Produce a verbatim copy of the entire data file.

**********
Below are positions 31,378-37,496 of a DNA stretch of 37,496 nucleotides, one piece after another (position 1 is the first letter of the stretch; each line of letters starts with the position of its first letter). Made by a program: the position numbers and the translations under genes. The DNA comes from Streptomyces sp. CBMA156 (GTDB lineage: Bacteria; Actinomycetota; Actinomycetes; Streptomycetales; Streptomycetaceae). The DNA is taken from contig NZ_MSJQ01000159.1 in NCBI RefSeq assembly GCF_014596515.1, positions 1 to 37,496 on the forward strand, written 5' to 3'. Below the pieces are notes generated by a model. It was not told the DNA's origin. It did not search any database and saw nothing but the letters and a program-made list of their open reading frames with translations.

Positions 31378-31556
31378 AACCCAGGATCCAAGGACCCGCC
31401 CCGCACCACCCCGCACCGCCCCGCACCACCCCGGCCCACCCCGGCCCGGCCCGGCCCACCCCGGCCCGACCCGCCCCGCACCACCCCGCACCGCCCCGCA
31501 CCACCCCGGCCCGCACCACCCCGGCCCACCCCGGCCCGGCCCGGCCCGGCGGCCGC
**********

Below are positions 31,378-37,496 of a DNA stretch of 37,496 nucleotides, one piece after another (position 1 is the first letter of the stretch; each line of letters starts with the position of its first letter). Made by a program: the position numbers and the translations under genes. The DNA comes from Streptomyces sp. CBMA156 (GTDB lineage: Bacteria; Actinomycetota; Actinomycetes; Streptomycetales; Streptomycetaceae). The DNA is taken from contig NZ_MSJQ01000159.1 in NCBI RefSeq assembly GCF_014596515.1, positions 1 to 37,496 on the forward strand, written 5' to 3'. Below the pieces are notes generated by a model. It was not told the DNA's origin. It did not search any database and saw nothing but the letters and a program-made list of their open reading frames with translations.

Positions 31378-31556
31378 AACCCAGGATCCAAGGACCCGCC
31401 CCGCACCACCCCGCACCGCCCCGCACCACCCCGGCCCACCCCGGCCCGGCCCGGCCCACCCCGGCCCGACCCGCCCCGCACCACCCCGCACCGCCCCGCA
31501 CCACCCCGGCCCGCACCACCCCGGCCCACCCCGGCCCGGCCCGGCCCGGCGGCCGC